At one time, only celebrities, athletes and the wealthy could afford to work one-on-one with a coach or personal trainer. Now, personal trainers are embedded into nearly every health club, covering every price point and offering fitness advice via every form of consumer media.
Although the industry has evolved over the past 50 years, one thing has remained constant: its lack of regulation when it comes to personal trainers.
Since the 1980s, a number of states have tried to pass licensure and registration bills in an effort to regulate the industry. So far, the only area in the country that has come close is Washington, D.C. The District of Columbia adopted the Omnibus Health Regulation Amendment Act of 2013, which requires all local personal trainers to register with the mayor’s office. Other states, including Florida and Massachusetts, have continued to propose laws to license or regulate personal trainers with no success.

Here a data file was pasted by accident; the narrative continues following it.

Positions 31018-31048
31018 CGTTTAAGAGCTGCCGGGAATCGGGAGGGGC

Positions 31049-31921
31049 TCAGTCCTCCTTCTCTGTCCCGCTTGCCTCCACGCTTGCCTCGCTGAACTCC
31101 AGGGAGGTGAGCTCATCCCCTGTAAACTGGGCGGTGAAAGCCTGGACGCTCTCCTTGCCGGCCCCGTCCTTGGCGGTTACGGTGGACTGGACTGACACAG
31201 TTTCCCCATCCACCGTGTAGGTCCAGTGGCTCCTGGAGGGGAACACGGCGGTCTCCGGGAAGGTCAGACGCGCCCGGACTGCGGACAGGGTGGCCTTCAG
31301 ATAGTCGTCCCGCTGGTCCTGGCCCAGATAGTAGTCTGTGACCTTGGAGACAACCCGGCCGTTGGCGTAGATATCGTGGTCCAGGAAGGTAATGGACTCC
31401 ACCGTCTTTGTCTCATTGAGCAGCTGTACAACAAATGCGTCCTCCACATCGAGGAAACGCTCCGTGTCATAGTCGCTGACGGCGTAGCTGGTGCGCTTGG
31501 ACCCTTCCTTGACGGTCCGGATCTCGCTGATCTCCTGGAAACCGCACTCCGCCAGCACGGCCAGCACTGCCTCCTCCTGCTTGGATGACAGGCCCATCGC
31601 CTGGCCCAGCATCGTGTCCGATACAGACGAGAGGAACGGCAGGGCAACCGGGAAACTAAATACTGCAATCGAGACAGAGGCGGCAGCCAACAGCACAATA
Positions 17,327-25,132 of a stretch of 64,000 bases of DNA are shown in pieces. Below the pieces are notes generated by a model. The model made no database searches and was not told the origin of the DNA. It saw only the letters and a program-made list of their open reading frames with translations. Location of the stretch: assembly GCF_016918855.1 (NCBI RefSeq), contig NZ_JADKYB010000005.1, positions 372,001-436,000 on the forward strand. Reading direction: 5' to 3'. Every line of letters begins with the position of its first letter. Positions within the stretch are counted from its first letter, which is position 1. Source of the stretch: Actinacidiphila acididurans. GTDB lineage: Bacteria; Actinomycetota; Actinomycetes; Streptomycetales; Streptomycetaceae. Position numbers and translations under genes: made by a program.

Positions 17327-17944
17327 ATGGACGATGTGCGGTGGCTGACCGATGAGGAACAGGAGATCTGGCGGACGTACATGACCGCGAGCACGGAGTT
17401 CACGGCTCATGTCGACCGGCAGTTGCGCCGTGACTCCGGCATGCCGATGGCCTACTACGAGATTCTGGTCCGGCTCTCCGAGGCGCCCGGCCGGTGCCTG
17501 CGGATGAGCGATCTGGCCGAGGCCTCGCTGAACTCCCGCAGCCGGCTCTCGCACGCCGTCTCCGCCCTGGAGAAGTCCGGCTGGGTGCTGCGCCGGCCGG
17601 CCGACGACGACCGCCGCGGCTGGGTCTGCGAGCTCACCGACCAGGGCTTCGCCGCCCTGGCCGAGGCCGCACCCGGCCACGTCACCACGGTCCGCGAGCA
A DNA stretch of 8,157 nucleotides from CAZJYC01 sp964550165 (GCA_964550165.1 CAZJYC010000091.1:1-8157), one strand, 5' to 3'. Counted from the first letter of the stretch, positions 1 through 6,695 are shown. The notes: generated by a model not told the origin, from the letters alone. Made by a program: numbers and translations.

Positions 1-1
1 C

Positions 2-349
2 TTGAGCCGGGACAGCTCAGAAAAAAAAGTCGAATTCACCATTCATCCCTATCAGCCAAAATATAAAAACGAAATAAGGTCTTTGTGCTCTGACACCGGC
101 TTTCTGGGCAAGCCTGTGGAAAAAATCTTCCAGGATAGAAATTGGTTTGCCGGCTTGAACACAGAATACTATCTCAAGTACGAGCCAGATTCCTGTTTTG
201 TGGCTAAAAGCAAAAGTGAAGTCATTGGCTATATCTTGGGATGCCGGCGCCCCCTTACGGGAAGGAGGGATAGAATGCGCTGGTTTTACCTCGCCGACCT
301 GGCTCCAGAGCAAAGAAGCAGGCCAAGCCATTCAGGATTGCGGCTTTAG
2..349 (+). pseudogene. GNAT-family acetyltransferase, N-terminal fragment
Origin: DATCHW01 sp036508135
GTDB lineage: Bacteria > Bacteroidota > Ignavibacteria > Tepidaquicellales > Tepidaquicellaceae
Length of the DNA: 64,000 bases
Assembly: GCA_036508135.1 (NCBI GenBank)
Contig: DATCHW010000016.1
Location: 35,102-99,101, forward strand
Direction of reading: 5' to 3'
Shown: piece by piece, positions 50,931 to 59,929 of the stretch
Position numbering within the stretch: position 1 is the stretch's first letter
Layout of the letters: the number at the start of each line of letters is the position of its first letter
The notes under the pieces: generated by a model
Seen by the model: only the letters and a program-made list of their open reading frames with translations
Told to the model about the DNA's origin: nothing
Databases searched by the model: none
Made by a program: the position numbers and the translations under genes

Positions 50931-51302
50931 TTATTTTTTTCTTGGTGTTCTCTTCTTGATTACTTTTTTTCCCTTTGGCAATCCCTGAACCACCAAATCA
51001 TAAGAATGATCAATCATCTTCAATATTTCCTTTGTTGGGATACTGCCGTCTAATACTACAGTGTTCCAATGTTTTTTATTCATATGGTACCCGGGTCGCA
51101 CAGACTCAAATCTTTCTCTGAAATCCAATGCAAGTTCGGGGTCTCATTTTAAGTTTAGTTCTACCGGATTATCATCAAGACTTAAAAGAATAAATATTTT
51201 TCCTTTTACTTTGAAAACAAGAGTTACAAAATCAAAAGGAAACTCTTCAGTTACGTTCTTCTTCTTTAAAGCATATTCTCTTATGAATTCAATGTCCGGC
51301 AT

According to Kevin Steele, president of Personal Training Academy Global (PTA Global) and Personal Training on the Net (PTontheNet), a key reason why licensure has never passed is the cost that club owners would have to incur. Once licensed, trainers would be able to command a higher wage, which would present club owners with a major dilemma: “You’re either going to have to cut some of your staff to accommodate higher wages for licensed professionals, or you’re going to have to raise your prices and pass that along to your members,” Steele said. “Neither one of those answers is right or good for the club owner, and hence one of the main reasons licensure has never passed.”